I collect things that inspire me in two places: an Evernote account on all my devices to save web stories, reports, photos and videos, and a Bullet Journal to note down quotes, sketch ideas, list resources, and write (sketchnote) book summaries.
Lesson 5. Become an Amateur
The best way to learn something new is to become an amateur again. When you behave like an amateur, you think of your work as a hobby instead of a profession. You free yourself to have fun, take risks and make mistakes. With a beginner’s mind, you allow ourself to be curious, ask silly questions and seek help from peers and mentors. You switch your focus away from perfecting the final product to the process of learning your craft. You look at criticism as feedback that will help you improve, not as judgement on your talent. When you become an amateur, you open yourself up to possibilities that are closed to the professional and the expert.
I am writing this blog as an amateur. I have hosted it on WordPress.com and used a free starter theme. I am writing about learning how to create a daily writing and sketching practice, instead of digital transformation or social innovation. My daily sketches feature my Persian cat Leela perched on various pieces of furniture in my house, and not sketchnote book reviews. My aim is to develop a daily writing and sketching habit, not to position myself as an expert. So, I focus on creating, instead of asking myself if what I am creating is substantial, or profound, or professional.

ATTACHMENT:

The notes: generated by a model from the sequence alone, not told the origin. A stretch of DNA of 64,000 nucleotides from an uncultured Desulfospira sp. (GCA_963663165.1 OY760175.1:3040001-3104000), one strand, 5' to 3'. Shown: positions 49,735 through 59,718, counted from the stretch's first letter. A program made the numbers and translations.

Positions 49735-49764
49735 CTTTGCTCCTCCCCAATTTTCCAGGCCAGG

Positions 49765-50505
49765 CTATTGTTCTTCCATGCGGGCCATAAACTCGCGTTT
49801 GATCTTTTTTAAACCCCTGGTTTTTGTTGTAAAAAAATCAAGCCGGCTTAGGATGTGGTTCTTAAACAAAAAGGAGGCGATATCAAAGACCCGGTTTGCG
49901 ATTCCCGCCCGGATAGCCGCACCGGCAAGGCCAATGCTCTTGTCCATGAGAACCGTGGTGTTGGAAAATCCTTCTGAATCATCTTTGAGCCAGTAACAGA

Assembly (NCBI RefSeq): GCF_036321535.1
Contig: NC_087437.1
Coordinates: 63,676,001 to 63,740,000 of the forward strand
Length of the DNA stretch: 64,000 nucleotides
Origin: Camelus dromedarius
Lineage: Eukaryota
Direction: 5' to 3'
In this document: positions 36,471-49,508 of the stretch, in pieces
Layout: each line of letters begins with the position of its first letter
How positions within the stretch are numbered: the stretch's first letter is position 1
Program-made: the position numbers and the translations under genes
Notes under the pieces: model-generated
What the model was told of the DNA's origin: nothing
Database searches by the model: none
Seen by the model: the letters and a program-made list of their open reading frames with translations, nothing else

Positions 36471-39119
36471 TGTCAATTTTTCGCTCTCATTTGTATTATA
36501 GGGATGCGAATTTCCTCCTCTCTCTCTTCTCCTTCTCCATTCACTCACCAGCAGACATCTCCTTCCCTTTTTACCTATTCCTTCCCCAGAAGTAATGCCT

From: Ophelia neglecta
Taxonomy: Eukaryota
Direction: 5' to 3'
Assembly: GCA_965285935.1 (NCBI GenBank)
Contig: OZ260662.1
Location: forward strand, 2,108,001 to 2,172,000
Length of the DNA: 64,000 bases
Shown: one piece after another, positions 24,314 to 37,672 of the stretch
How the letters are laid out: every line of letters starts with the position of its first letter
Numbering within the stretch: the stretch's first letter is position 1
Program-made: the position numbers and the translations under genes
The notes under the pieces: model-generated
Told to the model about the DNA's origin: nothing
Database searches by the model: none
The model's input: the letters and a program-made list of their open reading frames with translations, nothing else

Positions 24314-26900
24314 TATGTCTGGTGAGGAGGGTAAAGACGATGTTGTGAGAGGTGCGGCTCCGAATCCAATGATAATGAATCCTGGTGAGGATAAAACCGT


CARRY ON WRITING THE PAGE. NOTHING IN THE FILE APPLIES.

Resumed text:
Lesson 6. Find Your Voice
You should think of the internet as a self-invention machine, instead of a self-promotion machine. Your website can be much more than a platform to distribute your ideas; it can be an incubator to develop your ideas. You don’t only share in public when you have something to say; you also think aloud in public when you want to find something to say. Thinking aloud in public will help you clarify your thinking, get valuable feedback, make new connections between ideas and find your voice.
I started blogging again partly to find out what I am curious and passionate about at this stage of my life, what life skills I might learn which will add meaning to the second half of my life, and what I might contribute in return to the communities I am learning from.
Lesson 7. Learn in Public
When you learn something in public, you end up becoming a teacher to others who are learning the same thing at the same time. When you wonder about something you are fascinated by, others join you to wonder together. When you share your obsession with something you love, you connect with others who love the same thing. Make a commitment to learning in public and, if your own work is not ready to share yet, begin by sharing your influences.
I am reading books and taking courses on writing, self-publishing, sketching, thinking visually, forming habits and lifehacking, and applying them in my own life. I’ll share my successes and struggles, but I am beginning by writing about my influences: Julia Cameron’s ‘Artist’s Way’, Ryder Carroll’s ‘Bullet Journal’ and Austin Kleon’s ‘Steal Like an Artist‘ and ‘Show Your Work‘.